When we reviewed the Aventail EX-1500 in August 2004, with version 7 of its software, our verdict was pretty much that it was a functional box, but the user interface just wasn't intuitive enough for those not familiar with the unit. This wasn't a surprise, given that Aventail's history is as a managed service company (so usabilitiy didn't matter all that much, as only trained datacentre techies would have to use it) but we thought it a definite drawback for a device that the company wants to sell to the world at large.

A few months on, Aventail produced version 8 of its EX-1500, and brought one along for us to look at.

As with its predecessor, the unit is fairly noisy when it starts up, but the fans are soon calmed down and the sound is bearable. As before, you manage the device through a Web browser – and the interface has changed significantly since the last release. Not only has the look and feel been standardised across the GUI (unified icons and such like) but some key functions such as software updates and system shutdown are now part of the GUI interface (in the old version, you had to use a command line, which was a fag). They've also added some shortcut features to the management GUI. Hence you can jump more easily between the various sections, and you'll see new buttons such as "Save and add another", which save shedloads of clicking if you're bashing in a lot of policies or zone definitions.

The makers have also decided that the previous version, in which you had three separate sections in which you could define access policies, was too complicated – and so everything's been brought together into a single section for handling access control. Judicious use of GUI gadgets that let you show or hide gory detail on request helps the interface stay sane despite everything being brought together in this way. You can now import and export device configurations, or part thereof. Why part configurations? Easy: you may want to have the same policy set on each device but different IP addresses, digital certificates and such like. The management GUI also lets you monitor active sessions and/or kill sessions on demand.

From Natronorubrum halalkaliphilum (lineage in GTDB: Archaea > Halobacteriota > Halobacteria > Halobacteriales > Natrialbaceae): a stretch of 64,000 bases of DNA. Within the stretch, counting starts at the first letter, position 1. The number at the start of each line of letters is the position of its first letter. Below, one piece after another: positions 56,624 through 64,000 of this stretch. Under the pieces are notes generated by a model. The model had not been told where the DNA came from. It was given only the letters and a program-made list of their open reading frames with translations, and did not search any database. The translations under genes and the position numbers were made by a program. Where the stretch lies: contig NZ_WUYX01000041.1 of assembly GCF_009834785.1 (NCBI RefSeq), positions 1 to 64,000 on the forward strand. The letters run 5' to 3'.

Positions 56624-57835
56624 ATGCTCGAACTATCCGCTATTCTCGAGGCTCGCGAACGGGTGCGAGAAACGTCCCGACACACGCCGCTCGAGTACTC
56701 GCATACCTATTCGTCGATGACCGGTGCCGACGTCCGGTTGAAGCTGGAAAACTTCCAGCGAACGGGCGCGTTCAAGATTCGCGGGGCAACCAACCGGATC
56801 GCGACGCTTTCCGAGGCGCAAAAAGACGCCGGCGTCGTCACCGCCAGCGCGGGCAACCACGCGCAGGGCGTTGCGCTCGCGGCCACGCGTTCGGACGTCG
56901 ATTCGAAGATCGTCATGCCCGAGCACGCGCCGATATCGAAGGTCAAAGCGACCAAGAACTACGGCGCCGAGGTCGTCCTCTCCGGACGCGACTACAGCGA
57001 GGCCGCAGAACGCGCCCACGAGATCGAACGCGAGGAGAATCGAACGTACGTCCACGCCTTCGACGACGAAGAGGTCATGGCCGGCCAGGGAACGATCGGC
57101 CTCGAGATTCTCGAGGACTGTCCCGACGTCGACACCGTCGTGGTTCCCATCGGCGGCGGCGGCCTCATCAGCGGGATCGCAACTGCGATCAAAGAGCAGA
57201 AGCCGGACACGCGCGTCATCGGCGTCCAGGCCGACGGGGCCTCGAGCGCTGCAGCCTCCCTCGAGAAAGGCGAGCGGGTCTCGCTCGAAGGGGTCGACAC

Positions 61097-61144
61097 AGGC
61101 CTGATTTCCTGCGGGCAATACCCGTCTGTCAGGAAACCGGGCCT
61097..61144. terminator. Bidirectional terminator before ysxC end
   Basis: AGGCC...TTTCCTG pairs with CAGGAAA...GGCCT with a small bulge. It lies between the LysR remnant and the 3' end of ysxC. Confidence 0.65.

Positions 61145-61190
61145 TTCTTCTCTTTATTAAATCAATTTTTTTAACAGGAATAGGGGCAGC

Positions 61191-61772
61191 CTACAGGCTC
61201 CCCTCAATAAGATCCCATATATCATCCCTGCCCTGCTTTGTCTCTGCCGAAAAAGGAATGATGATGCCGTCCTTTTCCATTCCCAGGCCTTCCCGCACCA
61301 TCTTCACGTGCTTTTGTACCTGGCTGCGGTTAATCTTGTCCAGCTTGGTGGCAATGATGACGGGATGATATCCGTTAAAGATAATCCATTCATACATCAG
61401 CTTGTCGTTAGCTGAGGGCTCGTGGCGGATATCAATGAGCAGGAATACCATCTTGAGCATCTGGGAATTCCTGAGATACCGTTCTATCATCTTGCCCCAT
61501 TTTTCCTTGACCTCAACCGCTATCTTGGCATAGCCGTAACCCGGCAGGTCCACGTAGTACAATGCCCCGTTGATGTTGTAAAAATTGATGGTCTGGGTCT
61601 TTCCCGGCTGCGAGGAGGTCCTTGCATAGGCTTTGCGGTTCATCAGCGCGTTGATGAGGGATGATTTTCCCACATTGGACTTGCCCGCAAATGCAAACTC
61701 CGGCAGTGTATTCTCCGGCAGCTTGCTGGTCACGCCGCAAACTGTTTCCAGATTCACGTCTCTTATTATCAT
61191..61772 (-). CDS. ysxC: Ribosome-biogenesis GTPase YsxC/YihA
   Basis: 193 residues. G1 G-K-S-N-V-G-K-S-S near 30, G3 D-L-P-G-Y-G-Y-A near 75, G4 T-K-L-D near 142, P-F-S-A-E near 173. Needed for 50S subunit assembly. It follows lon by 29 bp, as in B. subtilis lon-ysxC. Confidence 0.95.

Another comment we made last time was that although the device was licensed based on user counts, the licences weren't actually enforced – another throwback of a managed service operation. Version 8 brings with it proper licence enforcement – though the system quite sensibly gives you a 10 percent "grace" facility instead of simply locking you out when you inadvertently hit your user limit.

Along with usability changes, the new version does have a couple of important new features too. First is the introduction of the concept of "zones" – collections of policy rules that can be allocated to connecting users. So you could, for instance, define one zone for remote users that have suitable AV and firewall software on their computers, and another for those that don't. An obvious thing to do, we're sure you'll agree, but it's good to see that they've done it at last. The second improvement is to the SSL VPN mechanisms themselves. So the OnDemand tunnel can now run multiple applications (you could only run one thing at a time in the old release); the downloadable components used by the Browser Access function now persist on the client PC (so they're not downloaded every time you connect over a potentially sluggish link) and the functionality of the Browser Access facility has been altered to deal with some problems with applications that weren't happy in the previous incarnation of this proxy-like environment.

We think it's fair to say that version 7 of the EX-1500 was an attractive product but lacked usability. It's reassuring to see, then, that in version 8 the company has addressed pretty much all of the problems with the GUI; not only this, but they've also added some new functionality and expanded the existing functions in response to problems that their users have reported. This is exactly the way an equipment vendor should behave, and Aventail is to be applauded for getting there in the end.


As we said before, this type of device is more attractive than IPSec VPNs where either the clientless setup or Java applet suit your needs best. For permanent site-to-site tunnelling, you'd probably look at traditional IPSec systems, though.